What I think would work well as a mobile GPS application is public transport tracking. You plan a journey on the website and it gets sent to your phone as a series of GPS coordinates in a map application. As you travel along, the stops are ticked off and you can tell when you are nearing your stop. Alternatively, you could set the application to trigger an alarm when you get to your destination so you don't have to look at the screen, or you could even sleep until your stop comes up.

Mokalus of Borg

PS - Someone somewhere has probably done this.
PPS - Or someone is working on it.

Tuesday, 10 November 2009

Ask for genuine Microsoft software

"Ask for genuine Microsoft software" says the Windows Genuine Advantage prompt. Let's think about what will happen if you ask for genuine software. If you're asking a legitimate vendor, they will say yes, of course this software is a genuine, legitimate copy. If, on the other hand, you are asking an illegitimate vendor who is selling counterfeit copies of Windows, they will say yes, of course this software is a genuine, legitimate copy. Nobody, whether good or bad, is going to tell you that they are selling you a pirated copy of Windows under those circumstances, so telling your customers to "ask for genuine Microsoft software" is going to do exactly squat to prevent piracy and bootlegging.

Mokalus of Borg

PS - The only advantage to Windows Genuine Advantage is to Microsoft.
PPS - And software can't go from being "dangerous" to "safe" by entering a registration code.

Monday, 9 November 2009

Good-enough computing

We are definitely entering an era of "good enough" computing. Netbooks that work well enough to get internet access over wi-fi and are light enough to carry just about everywhere satisfy 90% of people's needs 90% of the time. Microsoft Office 2003 is quite sufficient for 90% of the population. Windows XP is working fine for most things, thanks. Network speeds are good enough for games and video. What we need now are longer-lasting batteries, lower power demands from components and longer range from wireless networking or cheaper mobile broadband.

Mokalus of Borg

PS - The 802.11n wireless network standard has just been ratified.
PPS - I'm not sure whether it has better range, but it is faster than the previous one.

Friday, 6 November 2009

The lost "how to be annoying" list

In first-year uni or thereabouts I wrote a list of about 80 items titled "How to be annoying, list 3". It was inspired by two other lists of "how to be annoying", and I wish I'd saved it because now I can't find it anywhere. It did the rounds among my friends, but I don't think it ever went viral or escaped our own circle. That, plus the presence of plenty of other lists with the same title, means I will probably never recover it. Pity.

Mokalus of Borg

PS - If anyone still has a copy, or finds one, I'd love to get it again.
PPS - No rush. I've waited this long.

Friday Zombie Blogging - Scooby Doo drawing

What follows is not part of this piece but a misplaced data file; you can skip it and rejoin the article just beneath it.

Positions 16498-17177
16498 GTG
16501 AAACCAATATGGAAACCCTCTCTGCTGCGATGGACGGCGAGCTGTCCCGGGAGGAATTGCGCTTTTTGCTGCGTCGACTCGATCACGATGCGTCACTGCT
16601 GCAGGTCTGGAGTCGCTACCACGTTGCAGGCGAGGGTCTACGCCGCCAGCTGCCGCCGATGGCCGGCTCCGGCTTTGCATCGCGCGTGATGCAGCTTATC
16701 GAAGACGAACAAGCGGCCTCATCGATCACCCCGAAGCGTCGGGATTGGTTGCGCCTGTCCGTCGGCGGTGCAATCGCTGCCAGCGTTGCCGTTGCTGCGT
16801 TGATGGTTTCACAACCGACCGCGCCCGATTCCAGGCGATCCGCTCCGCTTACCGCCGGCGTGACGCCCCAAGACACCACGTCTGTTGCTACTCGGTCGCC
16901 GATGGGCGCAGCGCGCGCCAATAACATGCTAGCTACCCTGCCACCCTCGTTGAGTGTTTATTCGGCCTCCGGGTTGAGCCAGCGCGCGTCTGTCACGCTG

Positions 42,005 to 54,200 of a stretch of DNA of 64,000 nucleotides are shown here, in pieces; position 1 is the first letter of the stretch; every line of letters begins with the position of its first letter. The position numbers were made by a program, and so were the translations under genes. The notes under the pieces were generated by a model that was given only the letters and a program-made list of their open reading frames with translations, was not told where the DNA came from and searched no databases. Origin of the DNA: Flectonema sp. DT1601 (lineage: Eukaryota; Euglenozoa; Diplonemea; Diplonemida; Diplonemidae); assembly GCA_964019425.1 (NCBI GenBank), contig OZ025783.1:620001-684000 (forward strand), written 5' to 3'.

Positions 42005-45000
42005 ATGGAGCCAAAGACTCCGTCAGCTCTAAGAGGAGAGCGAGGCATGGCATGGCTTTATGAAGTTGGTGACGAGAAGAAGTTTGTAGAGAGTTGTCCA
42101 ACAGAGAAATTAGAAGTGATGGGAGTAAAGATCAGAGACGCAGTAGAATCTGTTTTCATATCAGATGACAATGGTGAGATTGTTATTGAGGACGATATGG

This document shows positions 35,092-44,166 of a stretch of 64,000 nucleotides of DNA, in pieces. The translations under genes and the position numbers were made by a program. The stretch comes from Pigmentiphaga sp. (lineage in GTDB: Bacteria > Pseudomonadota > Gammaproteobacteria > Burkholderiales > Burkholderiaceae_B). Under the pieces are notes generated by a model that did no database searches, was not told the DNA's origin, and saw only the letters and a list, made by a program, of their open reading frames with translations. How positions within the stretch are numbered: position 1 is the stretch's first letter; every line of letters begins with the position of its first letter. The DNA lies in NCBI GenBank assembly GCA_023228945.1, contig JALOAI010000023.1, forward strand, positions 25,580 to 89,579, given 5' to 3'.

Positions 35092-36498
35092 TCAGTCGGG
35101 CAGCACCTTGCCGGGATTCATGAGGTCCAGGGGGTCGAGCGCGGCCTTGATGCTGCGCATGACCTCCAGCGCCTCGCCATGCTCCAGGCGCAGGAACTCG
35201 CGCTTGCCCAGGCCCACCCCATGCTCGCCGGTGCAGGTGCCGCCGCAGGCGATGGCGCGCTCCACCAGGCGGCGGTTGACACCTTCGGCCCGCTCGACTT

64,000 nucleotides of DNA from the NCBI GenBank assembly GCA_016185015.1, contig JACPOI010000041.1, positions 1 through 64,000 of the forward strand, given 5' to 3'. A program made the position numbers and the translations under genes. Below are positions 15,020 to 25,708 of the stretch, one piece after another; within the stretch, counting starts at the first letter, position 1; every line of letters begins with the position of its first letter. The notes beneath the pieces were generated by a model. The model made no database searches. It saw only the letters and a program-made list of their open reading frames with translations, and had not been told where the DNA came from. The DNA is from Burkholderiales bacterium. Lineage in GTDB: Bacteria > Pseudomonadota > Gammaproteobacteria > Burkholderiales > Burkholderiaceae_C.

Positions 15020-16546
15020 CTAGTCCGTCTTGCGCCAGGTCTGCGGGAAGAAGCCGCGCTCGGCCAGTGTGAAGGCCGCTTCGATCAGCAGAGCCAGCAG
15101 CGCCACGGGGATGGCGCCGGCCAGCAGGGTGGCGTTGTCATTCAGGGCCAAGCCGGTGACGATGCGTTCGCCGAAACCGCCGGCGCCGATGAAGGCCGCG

I quite like this drawing of the Scooby Doo gang (somewhat reduced) as a zombie-fighting team.

Mokalus of Borg

PS - Apparently only Velma and Scooby have made it this far.
PPS - The "RIP" heart on the van is a nice touch.

Thursday, 5 November 2009

iPod pedometer

The latest iPod Nano includes a pedometer application by default, which is something I thought about some time ago. An advanced pedometer with a calendar and clock can relieve you of the need to write down your step counts or reset the device daily. It makes more sense that way from an ease of use point of view, but I won't get an iPod Nano just for that. The problem is having to carry it everywhere and leave it on all the time. The only thing I do that with is my phone, which kind of makes the point for buying a smarter phone, not an iPod.

Mokalus of Borg

PS - For now, my regular old pedometer does just fine.
PPS - And I expect it will continue to do so.

Wednesday, 4 November 2009

Environment-oblivious autonomous Audi

An autonomous car that is not environment-aware cannot be on the road with anything else. It may be able to tell where it is via GPS, but if it can't tell where hazards are, then it's only good for driving alone on unobstructed roads. That's my problem with Audi's effort for Pike's Peak. It might win a timed robot car race when it's the only thing on the road, but put one person accidentally on that road and it will merrily plough them down and continue on its way none the wiser. With another car on the road, it has no hope.

Mokalus of Borg

PS - I consider it interesting research but ultimately a dead-end.
PPS - Though I guess it could be slowed down and incorporated into other cars.

Tuesday, 3 November 2009

Microsoft Surface has conceptual limitations

I'm not sure the Microsoft Surface table computer is good for situations like games where secrets need to be kept from some or all other players. For example, in card games, it means you need to display each player's hand face down and rely on them to use their hands to obscure other players' view when turning the cards. Alternatively, you could use a cardboard shield to guard face-up cards from view, but this causes problems for the central play area.

Mokalus of Borg

PS - I'd still like to have one as a coffee table.
PPS - It would just be so handy.

Monday, 2 November 2009

Translink phasing out paper tickets

TransLink, South-East Queensland's public transport network, is set to phase out paper tickets within a few years. What this means if you just need to take one trip once is that you can't just go to the train station or hop on a bus. You need to go first to a 7-11 or news agent, buy a go card (including security deposit), make your trip, then go to a train station and turn in your card for a refund of the remaining credit. This is to "simplify" the public transport process. I'll admit go cards are very useful for frequent travellers like daily commuters, but for infrequent travellers and tourists, this is going to create unnecessary hoops to jump through and will discourage people from taking public transport for irregular, casual trips.

Mokalus of Borg

PS - It's possible they only mean multi-trip paper tickets.
PPS - But then why did they say "all paper tickets"?